Magnetic Resonance Spectroscopy
An adenine nucleotide containing three phosphate groups esterified to the sugar moiety. In addition to its crucial roles in metabolism adenosine triphosphate is a neurotransmitter.
A transferase that catalyzes formation of PHOSPHOCREATINE from ATP + CREATINE. The reaction stores ATP energy as phosphocreatine. Three cytoplasmic ISOENZYMES have been identified in human tissues: the MM type from SKELETAL MUSCLE, the MB type from myocardial tissue and the BB type from nervous tissue as well as a mitochondrial isoenzyme. Macro-creatine kinase refers to creatine kinase complexed with other serum proteins.
Salts or esters of LACTIC ACID containing the general formula CH3CHOHCOOR.
Creatine Kinase, MM Form
An isoenzyme of creatine kinase found in the MUSCLE.
Creatine Kinase, Mitochondrial Form
A form of creatine kinase found in the MITOCHONDRIA.
A metabolic process that converts GLUCOSE into two molecules of PYRUVIC ACID through a series of enzymatic reactions. Energy generated by this process is conserved in two molecules of ATP. Glycolysis is the universal catabolic pathway for glucose, free glucose, or glucose derived from complex CARBOHYDRATES, such as GLYCOGEN and STARCH.
Mitochondria of skeletal and smooth muscle. It does not include myocardial mitochondria for which MITOCHONDRIA, HEART is available.
The muscle tissue of the HEART. It is composed of striated, involuntary muscle cells (MYOCYTES, CARDIAC) connected to form the contractile pump to generate blood flow.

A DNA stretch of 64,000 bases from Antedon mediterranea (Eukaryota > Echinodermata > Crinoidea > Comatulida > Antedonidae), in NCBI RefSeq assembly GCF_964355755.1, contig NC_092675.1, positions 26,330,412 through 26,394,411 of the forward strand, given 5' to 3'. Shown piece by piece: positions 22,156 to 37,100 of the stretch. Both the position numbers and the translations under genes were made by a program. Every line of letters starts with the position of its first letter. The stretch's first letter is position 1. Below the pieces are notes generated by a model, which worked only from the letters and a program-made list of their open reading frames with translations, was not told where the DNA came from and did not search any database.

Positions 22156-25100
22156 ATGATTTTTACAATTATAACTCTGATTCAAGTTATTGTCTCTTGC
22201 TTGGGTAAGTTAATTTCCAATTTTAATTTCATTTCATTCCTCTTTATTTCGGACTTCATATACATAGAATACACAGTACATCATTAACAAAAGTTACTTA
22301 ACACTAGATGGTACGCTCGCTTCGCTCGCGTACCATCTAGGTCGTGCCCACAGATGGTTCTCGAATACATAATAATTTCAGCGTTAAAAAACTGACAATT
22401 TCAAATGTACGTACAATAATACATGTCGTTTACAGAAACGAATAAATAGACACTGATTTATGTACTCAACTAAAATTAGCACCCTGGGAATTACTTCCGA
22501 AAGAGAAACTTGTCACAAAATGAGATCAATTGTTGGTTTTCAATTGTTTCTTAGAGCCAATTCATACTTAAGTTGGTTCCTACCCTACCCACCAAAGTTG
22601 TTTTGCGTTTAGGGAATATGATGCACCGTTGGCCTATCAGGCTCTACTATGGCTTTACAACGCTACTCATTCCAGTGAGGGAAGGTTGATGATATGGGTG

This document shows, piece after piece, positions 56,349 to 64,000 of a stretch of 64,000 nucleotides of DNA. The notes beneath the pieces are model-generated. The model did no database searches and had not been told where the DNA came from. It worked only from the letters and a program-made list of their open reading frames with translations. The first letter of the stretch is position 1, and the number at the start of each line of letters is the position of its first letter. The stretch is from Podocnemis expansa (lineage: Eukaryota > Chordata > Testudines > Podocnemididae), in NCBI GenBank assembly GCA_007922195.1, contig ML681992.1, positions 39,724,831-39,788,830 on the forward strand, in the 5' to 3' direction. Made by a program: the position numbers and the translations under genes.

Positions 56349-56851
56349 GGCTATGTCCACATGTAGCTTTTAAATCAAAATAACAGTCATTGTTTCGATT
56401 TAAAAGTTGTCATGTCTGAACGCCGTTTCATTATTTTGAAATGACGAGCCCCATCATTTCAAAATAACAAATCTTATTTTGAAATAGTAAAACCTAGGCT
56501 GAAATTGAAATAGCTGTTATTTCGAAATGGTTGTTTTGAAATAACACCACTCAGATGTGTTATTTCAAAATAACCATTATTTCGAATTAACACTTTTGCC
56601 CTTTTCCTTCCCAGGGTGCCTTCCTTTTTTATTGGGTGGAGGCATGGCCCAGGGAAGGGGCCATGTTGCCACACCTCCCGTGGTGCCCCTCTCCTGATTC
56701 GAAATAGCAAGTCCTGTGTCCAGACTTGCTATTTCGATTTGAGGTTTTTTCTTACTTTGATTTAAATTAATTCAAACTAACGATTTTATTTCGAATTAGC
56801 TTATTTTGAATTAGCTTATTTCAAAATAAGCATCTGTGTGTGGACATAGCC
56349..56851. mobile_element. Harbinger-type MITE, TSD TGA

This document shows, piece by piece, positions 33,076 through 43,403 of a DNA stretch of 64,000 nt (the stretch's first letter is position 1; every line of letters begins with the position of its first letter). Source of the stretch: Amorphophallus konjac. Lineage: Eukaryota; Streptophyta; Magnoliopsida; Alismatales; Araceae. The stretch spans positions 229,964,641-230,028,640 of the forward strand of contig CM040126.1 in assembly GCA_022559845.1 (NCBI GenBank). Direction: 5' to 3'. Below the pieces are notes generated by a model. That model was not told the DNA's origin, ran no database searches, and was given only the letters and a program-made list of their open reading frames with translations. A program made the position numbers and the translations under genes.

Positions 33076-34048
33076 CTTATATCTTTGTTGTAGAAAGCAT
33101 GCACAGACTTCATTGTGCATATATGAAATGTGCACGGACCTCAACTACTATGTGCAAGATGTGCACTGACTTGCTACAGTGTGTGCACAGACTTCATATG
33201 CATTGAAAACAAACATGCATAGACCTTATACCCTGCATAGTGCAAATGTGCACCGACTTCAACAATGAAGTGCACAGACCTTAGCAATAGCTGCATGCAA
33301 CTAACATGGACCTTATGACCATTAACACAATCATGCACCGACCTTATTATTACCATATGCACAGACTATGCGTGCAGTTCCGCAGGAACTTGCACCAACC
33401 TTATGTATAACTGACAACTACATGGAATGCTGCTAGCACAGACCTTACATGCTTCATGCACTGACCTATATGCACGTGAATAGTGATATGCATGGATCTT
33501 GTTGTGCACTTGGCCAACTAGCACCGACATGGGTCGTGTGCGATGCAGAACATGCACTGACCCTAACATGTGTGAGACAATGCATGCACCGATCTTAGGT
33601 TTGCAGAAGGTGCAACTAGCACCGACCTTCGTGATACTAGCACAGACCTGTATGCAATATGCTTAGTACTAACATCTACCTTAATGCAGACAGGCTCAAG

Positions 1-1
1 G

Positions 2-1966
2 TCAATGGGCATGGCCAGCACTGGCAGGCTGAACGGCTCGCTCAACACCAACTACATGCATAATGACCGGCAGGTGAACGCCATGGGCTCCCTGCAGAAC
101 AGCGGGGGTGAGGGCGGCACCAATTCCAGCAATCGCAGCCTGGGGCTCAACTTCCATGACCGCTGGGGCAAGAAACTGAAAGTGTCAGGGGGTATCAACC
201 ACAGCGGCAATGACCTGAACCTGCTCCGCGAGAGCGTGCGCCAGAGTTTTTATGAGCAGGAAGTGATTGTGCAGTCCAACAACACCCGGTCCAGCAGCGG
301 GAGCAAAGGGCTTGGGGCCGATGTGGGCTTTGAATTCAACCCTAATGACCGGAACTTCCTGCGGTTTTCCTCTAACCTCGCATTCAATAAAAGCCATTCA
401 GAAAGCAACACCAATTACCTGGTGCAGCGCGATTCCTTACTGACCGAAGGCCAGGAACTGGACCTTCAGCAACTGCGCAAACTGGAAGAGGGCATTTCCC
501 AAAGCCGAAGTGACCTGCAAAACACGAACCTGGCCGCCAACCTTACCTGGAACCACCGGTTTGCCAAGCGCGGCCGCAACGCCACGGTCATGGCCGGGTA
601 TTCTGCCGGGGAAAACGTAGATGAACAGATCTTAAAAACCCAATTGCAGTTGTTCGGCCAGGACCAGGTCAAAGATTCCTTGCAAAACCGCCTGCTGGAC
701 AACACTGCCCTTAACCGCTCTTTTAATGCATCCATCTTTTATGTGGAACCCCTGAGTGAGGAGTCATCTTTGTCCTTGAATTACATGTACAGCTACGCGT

Physical activity which is usually regular and done with the intention of improving or maintaining PHYSICAL FITNESS or HEALTH. Contrast with PHYSICAL EXERTION which is concerned largely with the physiologic and metabolic response to energy expenditure.
A process leading to shortening and/or development of tension in muscle tissue. Muscle contraction occurs by a sliding filament mechanism whereby actin filaments slide inward among the myosin filaments.
A reduction in brain oxygen supply due to ANOXEMIA (a reduced amount of oxygen being carried in the blood by HEMOGLOBIN), or to a restriction of the blood supply to the brain, or both. Severe hypoxia is referred to as anoxia, and is a relatively common cause of injury to the central nervous system. Prolonged brain anoxia may lead to BRAIN DEATH or a PERSISTENT VEGETATIVE STATE. Histologically, this condition is characterized by neuronal loss which is most prominent in the HIPPOCAMPUS; GLOBUS PALLIDUS; CEREBELLUM; and inferior olives.
The part of CENTRAL NERVOUS SYSTEM that is contained within the skull (CRANIUM). Arising from the NEURAL TUBE, the embryonic brain is comprised of three major parts including PROSENCEPHALON (the forebrain); MESENCEPHALON (the midbrain); and RHOMBENCEPHALON (the hindbrain). The developed brain consists of CEREBRUM; CEREBELLUM; and other structures in the BRAIN STEM.
A state arrived at through prolonged and strong contraction of a muscle. Studies in athletes during prolonged submaximal exercise have shown that muscle fatigue increases in almost direct proportion to the rate of muscle glycogen depletion. Muscle fatigue in short-term maximal exercise is associated with oxygen lack and an increased level of blood and muscle lactic acid, and an accompanying increase in hydrogen-ion concentration in the exercised muscle.
Inorganic compounds that contain phosphorus as an integral part of the molecule.
Health Care Costs
The actual costs of providing services related to the delivery of health care, including the costs of procedures, therapies, and medications. It is differentiated from HEALTH EXPENDITURES, which refers to the amount of money paid for the services, and from fees, which refers to the amount charged, regardless of cost.
Rats, Inbred Strains
Contractile activity of the MYOCARDIUM.
Iodinated derivatives of acetic acid. Iodoacetates are commonly used as alkylating sulfhydryl reagents and enzyme inhibitors in biochemical research.
The mitochondria of the myocardium.
Magnetic Resonance Imaging
Relatively complete absence of oxygen in one or more tissues.